The Real Meaning of Jihad

Amir Butler
Muslims have been in Australia for close to 50 years, but unfortunately the image most closely associated with Islam in people's minds is the Bali bombings and September 11.

It is therefore understandable that many Australians hold misgivings and concerns about Muslims.

However, just as the Bali bombers justified their actions with exaggerated claims of Western political injustice and immorality, many of those who hold anti-Muslim views in the West base them upon a distorted view of Islam and the Muslim community.

Although the September 11 hijackers and Bali bombers were not American Muslims, there exists a distrust of Muslim minorities in the West.

This has been exacerbated by the occasional media reference to Australian Muslims with links to, or sympathies for, bin Laden.

The response of most Muslim spokesmen has been sophistry or denial. However, it is true that many Australian Muslims sympathise with bin Laden.

Yet those Muslims who hold sympathies for him do so not because they believe he carried out the repulsive attacks of September 11, but rather because they believe he did not; that the case against bin Laden has yet to be conclusively proven. It's an important distinction.

Indeed, Muslim support for jihad has been misconstrued by a public discourse that uses the term as a synonym for violent terror campaigns against civilians.

However, as one Muslim speaker recently quipped, terrorism is to jihad as adultery is to marriage.

Jihad, as understood by almost every Muslim, amounts to the belief that man has a natural right to defend himself and his interests from attack.

It is a concept that, if adequately explained, most Australians would accept.

In that sense, the jihads being fought by Muslims today are not wars to expand the borders of the Islamic world. Chechens don't desire to expand their borders into Russia, and Palestinians do not aspire to a Greater Palestine that extends from the Nile to the Euphrates.

Rather, these are simply battles for self-determination: the right of the people to choose not only those who rule them but also the systems by which they are ruled.

The demand for an increased political role for Islam in Muslim societies is reflective of the global Islamic revival. Even in the West, increasing numbers of mostly young Muslim men and women are turning to Islam as the answer to the many uncertainties and issues we face in the modern world.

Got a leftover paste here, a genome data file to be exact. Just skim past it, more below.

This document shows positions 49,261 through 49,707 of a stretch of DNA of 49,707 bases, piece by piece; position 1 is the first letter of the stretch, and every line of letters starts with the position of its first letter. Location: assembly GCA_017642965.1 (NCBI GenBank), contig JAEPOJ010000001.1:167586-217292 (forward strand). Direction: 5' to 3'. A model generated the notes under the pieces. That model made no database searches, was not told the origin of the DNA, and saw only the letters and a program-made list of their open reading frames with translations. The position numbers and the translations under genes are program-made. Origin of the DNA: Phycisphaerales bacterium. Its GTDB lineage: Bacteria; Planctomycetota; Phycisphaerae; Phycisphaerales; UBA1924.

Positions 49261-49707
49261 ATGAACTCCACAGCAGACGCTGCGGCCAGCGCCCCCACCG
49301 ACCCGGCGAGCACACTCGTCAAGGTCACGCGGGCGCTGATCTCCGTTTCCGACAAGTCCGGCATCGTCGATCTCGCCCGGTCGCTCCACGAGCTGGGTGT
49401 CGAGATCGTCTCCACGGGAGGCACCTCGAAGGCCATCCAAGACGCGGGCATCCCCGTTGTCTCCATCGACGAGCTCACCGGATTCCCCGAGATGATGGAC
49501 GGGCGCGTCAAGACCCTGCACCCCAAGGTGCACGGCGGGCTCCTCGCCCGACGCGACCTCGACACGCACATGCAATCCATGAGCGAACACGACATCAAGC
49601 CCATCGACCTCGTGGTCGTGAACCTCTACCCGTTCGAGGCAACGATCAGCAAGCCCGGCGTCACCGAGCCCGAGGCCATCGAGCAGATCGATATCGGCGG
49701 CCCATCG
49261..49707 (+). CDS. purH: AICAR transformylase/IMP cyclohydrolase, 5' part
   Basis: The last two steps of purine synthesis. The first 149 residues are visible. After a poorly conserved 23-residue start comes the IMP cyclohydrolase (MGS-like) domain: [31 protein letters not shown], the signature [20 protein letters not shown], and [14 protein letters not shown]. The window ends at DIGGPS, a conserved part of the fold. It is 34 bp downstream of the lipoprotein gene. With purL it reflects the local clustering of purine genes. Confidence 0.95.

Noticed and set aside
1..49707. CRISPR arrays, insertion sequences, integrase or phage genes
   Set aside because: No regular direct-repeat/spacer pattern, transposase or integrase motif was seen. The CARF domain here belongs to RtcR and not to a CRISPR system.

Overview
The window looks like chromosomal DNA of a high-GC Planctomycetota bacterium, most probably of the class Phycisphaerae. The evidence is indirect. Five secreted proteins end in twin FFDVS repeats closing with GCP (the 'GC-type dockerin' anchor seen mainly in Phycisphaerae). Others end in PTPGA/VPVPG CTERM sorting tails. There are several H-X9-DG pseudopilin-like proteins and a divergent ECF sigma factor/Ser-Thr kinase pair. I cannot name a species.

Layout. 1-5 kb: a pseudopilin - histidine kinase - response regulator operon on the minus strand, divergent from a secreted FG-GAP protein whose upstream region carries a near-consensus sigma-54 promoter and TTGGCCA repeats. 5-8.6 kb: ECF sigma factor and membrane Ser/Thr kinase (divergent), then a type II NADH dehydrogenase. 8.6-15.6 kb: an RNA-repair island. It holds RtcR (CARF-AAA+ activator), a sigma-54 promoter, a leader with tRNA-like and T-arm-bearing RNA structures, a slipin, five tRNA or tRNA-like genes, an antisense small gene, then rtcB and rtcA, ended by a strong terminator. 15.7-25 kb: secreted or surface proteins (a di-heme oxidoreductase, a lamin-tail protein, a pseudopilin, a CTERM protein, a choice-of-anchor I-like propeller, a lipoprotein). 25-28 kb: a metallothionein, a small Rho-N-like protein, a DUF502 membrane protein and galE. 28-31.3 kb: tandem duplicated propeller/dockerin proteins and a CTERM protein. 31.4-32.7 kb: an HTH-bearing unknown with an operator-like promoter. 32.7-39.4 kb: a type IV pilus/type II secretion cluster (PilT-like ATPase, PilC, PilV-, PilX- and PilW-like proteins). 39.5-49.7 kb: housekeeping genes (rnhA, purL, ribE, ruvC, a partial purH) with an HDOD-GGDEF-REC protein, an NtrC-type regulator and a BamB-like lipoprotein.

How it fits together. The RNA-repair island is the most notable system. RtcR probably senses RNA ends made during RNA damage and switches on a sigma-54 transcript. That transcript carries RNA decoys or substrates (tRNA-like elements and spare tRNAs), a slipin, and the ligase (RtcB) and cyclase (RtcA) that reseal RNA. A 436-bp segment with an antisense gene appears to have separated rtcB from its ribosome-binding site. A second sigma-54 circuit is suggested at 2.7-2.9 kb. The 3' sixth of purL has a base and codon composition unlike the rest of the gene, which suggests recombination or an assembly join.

In Melbourne, lectures organised by ostensibly fundamentalist, yet non-extremist organisations such as the national Islamic Information and Services Network of Australasia (IISNA) comfortably draw more than 1000 people.

The distinction between Islamic fundamentalism and Muslim extremism has been collapsed, with every fundamentalist seen as a wide-eyed anti-Western fanatic.

However, terrorism is not born out of a fundamentalist interpretation of one's faith, but rather from a lax and ignorant interpretation of the fundamentals. It is based on the idea that just causes can be furthered by unjust means.

The most vociferous exponents of moderation and opponents of terrorism in the Muslim world have been the fundamentalists themselves.

The previous Mufti of Saudi Arabia, Sheikh Ibn Baz, condemned all attacks on civilians and the spreading of civil strife in the name of jihad.

This condemnation came years before September 11 when such fatwas became fashionable. His successor has condemned September 11 and called for the perpetrators of the Riyadh bombings to be brought to justice.

Likewise, here in Australia, Islamic fundamentalist groups and scholars have spoken widely and loudly opposing terror and in favouring peaceful co-existence between Muslim and non-Muslim worlds.

Just as Muslims must recognise that the West is more than alcohol, pornography and Zionism, non-Muslims must recognise that Islam is about more than beards, burqas and bombs.

The prevailing myths about Islam and the Muslims must be abandoned in favour of a more dispassionate and nuanced understanding.

Only when we have this understanding can we have trust, and it is only on a foundation of trust that true social cohesion can be built.

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